Yesterday was many things: Father’s Day, the first day of summer, and, not insignificantly, the day Israeli tourism officials spent somewhere around $150,000 to set up a mock Tel Aviv beach in New York’s Central Park, to celebrate the Israeli city’s centennial. We were a touch skeptical of the marketing effort—there seems something a little silly about trucking tons of sand to a grassy Manhattan field and then pretending it’s a Mediterranean shoreline—but we’ve got to admit the pictures of a sandy Naumberg bandshell, that area just south of the Bethesda Terrace and just north of the mall, look rather lovely. (We’re not complaining about the Kadima-playing sabras, either.) Indeed, today’s various press reports seem to suggest a good time was had by all, even a French tourist who told Ynet he’d never seen such a vibrant beach and that he therefore now wants to visit the real one. (No doubt music to the ears of corporate sponsor El Al.) Only a few people were unhappy: JTA editor Ami Eden, who discovered both that the free trip to Israel he’d won didn’t include airfare and that his daughter lost her Crocs, and the people at Al-Awda, the Palestinian right to return coalition in New York, who issued a statement to Mondoweiss blogger Antony Loewenstein noting that “in reality the event is a celebration of ethnic cleansing and genocide.” Also, there were popsicles.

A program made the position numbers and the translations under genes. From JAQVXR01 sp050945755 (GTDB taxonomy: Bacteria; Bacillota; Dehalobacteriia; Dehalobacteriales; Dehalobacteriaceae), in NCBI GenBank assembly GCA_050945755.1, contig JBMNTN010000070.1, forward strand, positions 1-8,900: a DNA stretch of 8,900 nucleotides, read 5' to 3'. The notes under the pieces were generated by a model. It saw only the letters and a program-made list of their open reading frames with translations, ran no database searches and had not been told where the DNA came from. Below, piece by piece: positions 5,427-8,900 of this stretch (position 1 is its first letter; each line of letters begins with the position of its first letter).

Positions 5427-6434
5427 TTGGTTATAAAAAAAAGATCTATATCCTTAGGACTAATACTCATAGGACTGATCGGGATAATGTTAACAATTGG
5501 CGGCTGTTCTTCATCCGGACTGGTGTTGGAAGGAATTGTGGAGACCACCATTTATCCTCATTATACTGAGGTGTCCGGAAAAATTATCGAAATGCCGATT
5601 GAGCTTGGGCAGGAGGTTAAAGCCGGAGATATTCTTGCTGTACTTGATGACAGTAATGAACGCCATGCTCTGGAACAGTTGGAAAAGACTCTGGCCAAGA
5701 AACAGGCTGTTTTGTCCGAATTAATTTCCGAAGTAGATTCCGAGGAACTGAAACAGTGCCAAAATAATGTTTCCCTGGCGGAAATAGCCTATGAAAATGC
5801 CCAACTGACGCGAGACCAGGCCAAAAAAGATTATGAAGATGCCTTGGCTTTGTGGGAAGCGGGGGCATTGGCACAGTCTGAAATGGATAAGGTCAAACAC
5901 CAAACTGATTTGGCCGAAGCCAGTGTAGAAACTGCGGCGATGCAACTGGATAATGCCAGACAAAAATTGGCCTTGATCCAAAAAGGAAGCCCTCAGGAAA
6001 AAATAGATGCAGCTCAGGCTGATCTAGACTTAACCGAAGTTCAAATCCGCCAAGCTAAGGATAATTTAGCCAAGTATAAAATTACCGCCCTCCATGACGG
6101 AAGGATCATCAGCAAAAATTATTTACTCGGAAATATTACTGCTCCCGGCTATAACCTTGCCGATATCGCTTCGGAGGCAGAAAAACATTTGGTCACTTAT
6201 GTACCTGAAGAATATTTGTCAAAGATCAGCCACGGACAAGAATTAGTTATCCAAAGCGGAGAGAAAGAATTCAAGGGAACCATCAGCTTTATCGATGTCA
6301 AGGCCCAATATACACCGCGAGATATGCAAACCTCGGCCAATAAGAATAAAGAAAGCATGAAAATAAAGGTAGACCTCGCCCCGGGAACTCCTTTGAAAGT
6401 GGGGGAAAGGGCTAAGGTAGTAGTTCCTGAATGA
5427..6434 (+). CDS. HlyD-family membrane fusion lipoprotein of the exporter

Jesse Oxfeld, a former executive editor and publisher of Tablet Magazine, is a freelance theater critic. He was The New York Observer’s theater critic from 2009 to 2014.